I was recently given the opportunity to do a brewery tour at the Rafter R Brewing Company, and learned so much about the complicated and intricate brewing process. Their brewmaster, Ryan, led me into a spotless back room with giant vats and tanks, towering at about eight feet tall.  I was immediately overwhelmed, but Ryan was able to quickly corral my confusion to the first tank used in the brewing process: the kettle. The kettle, he explained, was where the original mash of wheat or barley and water goes in, and is boiled until the mix reaches a specific gravity. As this happens, they would add hops at certain times and with specific amounts depending on the type of beer being made. I refuse to give away any more trade secrets, you’ll have to tour there yourself. 

Ryan went on to tell me the true differences between his local craft beer and the factory beers we much more commonly see. Independent brewers like Rafter R don’t supplement any sugars in the fermentation process, which means all of the sugar present for the yeast to metabolize comes straight from the grain. This means that they must use three to four times more grain in their brewing process than the corporate brewers. This creates a much more real beer in place of a drink barely qualifying as a beer.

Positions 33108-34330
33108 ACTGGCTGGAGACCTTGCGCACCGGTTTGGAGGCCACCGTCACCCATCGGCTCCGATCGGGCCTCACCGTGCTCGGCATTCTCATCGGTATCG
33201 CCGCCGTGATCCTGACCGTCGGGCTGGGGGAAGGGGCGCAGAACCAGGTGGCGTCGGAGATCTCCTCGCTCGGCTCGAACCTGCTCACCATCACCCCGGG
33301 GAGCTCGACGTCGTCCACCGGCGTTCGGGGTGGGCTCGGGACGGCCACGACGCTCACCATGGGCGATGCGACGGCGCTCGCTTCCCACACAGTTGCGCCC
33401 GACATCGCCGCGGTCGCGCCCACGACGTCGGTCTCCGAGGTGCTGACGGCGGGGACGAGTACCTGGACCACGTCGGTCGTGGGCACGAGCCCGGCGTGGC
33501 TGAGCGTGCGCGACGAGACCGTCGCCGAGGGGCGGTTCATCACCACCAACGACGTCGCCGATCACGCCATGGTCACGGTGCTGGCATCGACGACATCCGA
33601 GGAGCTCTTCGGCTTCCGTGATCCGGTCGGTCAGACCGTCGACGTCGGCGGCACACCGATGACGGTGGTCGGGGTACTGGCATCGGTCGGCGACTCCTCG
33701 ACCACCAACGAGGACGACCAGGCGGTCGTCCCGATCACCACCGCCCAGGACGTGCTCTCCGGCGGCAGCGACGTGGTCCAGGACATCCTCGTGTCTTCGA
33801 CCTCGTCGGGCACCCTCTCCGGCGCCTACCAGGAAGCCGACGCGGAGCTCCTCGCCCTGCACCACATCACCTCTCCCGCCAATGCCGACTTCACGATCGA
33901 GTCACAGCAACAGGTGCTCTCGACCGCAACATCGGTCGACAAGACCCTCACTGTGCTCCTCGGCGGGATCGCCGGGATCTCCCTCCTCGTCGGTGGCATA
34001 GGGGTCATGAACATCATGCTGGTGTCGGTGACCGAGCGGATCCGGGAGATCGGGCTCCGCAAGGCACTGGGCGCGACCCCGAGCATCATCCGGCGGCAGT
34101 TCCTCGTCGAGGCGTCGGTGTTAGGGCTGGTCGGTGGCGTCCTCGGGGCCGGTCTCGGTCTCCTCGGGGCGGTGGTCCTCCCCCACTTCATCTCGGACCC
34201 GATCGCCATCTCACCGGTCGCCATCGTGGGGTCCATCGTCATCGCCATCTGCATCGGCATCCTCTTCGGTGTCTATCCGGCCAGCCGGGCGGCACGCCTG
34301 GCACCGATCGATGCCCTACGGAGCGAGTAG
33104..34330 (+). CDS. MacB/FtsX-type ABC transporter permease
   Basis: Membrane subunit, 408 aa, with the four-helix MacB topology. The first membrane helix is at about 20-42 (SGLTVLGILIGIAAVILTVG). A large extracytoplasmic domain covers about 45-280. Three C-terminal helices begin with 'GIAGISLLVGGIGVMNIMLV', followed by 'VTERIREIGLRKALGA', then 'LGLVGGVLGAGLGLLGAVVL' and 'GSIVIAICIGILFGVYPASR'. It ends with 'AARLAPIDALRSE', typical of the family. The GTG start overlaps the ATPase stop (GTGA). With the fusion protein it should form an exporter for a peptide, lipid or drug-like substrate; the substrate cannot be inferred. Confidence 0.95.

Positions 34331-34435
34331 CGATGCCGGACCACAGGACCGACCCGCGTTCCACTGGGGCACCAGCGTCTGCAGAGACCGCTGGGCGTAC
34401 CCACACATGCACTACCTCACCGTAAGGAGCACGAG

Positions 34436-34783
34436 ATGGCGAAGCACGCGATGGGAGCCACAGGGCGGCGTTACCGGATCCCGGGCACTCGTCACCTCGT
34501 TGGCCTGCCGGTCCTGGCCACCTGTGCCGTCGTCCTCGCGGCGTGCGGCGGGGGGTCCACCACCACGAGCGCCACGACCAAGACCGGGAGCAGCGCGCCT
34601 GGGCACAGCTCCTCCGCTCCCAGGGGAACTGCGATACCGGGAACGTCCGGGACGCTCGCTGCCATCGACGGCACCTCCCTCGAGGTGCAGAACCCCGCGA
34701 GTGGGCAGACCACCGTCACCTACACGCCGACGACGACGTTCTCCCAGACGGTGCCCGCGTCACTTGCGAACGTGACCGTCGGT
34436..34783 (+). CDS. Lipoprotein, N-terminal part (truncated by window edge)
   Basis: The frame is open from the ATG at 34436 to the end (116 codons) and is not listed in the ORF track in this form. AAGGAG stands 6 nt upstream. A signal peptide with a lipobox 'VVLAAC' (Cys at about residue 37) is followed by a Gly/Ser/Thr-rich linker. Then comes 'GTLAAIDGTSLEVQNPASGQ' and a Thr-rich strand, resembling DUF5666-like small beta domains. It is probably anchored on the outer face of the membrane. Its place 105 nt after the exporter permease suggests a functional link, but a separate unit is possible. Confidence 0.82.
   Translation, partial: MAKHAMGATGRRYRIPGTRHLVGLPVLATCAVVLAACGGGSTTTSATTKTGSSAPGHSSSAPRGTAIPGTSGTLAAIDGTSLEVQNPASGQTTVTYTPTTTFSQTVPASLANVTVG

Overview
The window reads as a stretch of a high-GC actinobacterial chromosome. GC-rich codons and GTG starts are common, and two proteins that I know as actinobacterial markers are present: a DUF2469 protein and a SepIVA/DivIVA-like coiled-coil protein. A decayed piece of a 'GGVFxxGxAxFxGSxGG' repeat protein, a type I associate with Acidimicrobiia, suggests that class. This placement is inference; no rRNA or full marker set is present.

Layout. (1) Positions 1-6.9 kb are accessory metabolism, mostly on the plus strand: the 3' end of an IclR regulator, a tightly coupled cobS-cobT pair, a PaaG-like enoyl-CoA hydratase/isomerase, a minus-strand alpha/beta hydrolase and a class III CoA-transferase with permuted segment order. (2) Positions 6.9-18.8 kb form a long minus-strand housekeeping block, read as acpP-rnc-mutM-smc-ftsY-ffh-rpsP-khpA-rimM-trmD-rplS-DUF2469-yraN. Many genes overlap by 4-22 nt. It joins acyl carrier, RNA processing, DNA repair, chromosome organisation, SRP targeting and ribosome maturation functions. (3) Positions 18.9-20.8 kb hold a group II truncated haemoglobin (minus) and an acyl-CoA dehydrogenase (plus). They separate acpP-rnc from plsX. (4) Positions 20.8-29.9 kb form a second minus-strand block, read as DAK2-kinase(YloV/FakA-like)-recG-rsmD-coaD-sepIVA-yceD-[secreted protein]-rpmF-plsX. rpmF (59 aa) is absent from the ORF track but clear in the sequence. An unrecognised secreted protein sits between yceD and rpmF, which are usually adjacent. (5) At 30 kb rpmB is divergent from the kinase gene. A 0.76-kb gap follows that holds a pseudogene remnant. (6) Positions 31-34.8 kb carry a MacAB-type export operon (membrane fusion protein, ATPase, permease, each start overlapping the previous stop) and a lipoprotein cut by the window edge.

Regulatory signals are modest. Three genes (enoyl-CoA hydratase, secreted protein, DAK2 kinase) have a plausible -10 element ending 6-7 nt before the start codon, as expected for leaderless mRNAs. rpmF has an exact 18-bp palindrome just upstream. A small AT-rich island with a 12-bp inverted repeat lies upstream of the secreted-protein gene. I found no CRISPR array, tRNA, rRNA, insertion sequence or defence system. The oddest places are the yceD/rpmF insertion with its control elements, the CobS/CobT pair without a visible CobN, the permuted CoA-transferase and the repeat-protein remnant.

Because most of the hops and grain are supplied locally, the taste of the beer literally reflects upon the location where its ingredients are grown. Because the produce used in the brewing is mostly purchased within the province, we can feel good about truly supporting local business on more than one level. We support the independent brewer, and they support nearby agriculture. Ryan assured me that there was absolutely no quality sacrifice in this, and in fact quite the opposite. Non-industrialized farms tend to produce higher quality hops and grain, while maintaining an unmatched unique flavor; the style of the prairies. 


Be sure to stop in at Rafter R Brewing Company the next time you are in Maple Creek, Saskatchewan.  My co-worker, Christine, recommends trying a flight of beer so you can sample a few different brews.  Don't forget to grab a growler or howler to take home.

They allow outside food in and encourage you to grab take-out from another local restaurant to enjoy while you have a craft beer.